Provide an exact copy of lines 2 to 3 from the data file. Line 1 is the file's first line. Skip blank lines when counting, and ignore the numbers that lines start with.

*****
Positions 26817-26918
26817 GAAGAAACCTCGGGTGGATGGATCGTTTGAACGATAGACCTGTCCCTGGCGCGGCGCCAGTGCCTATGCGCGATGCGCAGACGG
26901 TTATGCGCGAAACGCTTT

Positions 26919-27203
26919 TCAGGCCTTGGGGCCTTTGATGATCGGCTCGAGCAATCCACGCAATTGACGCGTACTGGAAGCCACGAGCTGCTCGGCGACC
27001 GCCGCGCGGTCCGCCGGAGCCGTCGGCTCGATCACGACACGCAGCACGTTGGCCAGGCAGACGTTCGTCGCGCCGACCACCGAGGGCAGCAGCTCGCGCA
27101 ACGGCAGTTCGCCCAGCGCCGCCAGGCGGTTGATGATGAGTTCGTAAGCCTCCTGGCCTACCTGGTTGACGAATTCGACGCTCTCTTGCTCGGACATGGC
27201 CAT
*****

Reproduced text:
26817 GAAGAAACCTCGGGTGGATGGATCGTTTGAACGATAGACCTGTCCCTGGCGCGGCGCCAGTGCCTATGCGCGATGCGCAGACGG
26901 TTATGCGCGAAACGCTTT